We can have it all. And the more we try to fit everything into our lives the more we miss out. Being present is one of the greatest gifts we can offer ourselves. In the present, we will appreciate life more. To be present we have to start prioritizing. Discover what is most important to you, what makes you happy, and what gives you energy. Many people are wasting their life on things they don’t enjoy or spending time with people they don’t feel like being with.
Life is full of choices. Not choosing is also a choice. Some choices will have a great impact on your life and can be life-changing. Becoming aware of the feeling and thoughts that are controlling our choices can give us greater freedom.
“Excuse me, sorry.” I’m running as fast as I can, and I struggle to get the words out as I’m panting hard. Up ahead is the yellow sign saying gate 122, the gate closing notice is flashing angrily, but somehow everybody has agreed upon walking in slow motion and right in front of me. If I don’t make it, I won’t be able to pick up Luke from Kindergarten tomorrow as promised. And even worse, I might not make it home in time for his fifth birthday.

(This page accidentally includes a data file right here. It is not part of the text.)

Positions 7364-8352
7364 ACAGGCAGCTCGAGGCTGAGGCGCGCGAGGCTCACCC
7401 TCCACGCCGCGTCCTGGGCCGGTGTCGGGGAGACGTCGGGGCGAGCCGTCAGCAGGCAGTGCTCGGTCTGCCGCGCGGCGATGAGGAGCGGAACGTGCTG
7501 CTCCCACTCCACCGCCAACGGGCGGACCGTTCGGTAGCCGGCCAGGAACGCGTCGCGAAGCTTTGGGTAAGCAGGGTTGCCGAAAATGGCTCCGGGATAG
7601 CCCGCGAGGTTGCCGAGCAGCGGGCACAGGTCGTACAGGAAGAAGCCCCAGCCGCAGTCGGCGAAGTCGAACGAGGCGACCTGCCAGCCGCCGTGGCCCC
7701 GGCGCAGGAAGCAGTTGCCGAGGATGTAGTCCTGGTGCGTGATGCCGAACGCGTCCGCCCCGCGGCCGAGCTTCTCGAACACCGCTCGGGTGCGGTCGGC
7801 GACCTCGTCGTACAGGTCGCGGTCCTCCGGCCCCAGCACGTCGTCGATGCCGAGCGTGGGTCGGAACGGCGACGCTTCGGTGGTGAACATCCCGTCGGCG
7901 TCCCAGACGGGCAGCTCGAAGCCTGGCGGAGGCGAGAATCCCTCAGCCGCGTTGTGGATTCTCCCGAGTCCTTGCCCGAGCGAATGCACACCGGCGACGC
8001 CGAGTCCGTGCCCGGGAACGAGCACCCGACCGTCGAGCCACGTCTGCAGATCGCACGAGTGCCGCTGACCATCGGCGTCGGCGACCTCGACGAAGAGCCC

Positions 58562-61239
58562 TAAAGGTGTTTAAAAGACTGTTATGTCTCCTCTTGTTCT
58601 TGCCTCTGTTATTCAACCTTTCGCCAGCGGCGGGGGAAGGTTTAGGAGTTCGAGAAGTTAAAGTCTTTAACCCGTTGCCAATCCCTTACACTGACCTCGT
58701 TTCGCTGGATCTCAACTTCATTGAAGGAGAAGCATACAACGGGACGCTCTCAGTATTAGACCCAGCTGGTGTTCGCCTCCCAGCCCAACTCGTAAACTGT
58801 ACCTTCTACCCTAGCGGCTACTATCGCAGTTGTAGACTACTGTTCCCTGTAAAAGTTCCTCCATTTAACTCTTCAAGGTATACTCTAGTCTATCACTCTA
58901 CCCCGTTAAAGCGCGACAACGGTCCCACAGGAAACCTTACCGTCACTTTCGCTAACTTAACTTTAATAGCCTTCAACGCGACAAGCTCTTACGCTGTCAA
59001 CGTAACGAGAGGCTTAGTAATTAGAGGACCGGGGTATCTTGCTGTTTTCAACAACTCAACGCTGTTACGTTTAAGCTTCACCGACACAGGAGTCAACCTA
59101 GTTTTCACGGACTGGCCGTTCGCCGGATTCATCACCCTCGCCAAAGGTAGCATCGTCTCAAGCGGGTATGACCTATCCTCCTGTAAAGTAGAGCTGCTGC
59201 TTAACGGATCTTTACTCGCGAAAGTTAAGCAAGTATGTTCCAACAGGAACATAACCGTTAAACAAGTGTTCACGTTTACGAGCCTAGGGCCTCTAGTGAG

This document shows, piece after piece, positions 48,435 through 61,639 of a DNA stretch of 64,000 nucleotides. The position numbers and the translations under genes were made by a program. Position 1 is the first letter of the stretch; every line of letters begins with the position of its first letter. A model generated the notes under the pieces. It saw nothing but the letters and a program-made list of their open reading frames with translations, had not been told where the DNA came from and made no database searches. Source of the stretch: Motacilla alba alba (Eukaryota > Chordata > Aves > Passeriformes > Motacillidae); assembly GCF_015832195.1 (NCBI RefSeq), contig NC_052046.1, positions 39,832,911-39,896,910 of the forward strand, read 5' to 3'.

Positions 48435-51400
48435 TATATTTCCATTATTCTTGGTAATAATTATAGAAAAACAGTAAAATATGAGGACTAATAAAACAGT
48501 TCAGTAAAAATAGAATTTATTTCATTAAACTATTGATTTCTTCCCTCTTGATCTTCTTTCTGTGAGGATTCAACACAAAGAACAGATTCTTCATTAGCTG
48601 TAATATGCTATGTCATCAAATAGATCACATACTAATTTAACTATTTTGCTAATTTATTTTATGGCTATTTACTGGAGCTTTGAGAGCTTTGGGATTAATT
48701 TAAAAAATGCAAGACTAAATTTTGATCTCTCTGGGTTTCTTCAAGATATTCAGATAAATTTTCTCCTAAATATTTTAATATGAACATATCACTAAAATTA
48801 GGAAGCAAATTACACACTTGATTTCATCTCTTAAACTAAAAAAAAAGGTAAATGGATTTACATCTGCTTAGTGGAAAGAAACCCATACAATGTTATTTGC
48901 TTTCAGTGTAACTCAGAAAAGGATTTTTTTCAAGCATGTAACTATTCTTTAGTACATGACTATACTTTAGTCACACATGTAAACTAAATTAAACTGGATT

“Can you move, please? I’m sorry.” I’m squeezing my way through a group of people on a travelator as they have decided to stand on both the left and the right while looking at their phones. It seems that people have conspired to get in my way or slow me down.
Finally, I can see the check-in woman looking impatiently at her watch and flipping through a printed list. When she sees me, she puts on a forced smile and crosses me off the list.
“Late again, Ma’am….”
I’m still puffing and get out my passport and boarding card. “I’m sorry. I just had to get a present for my kid.”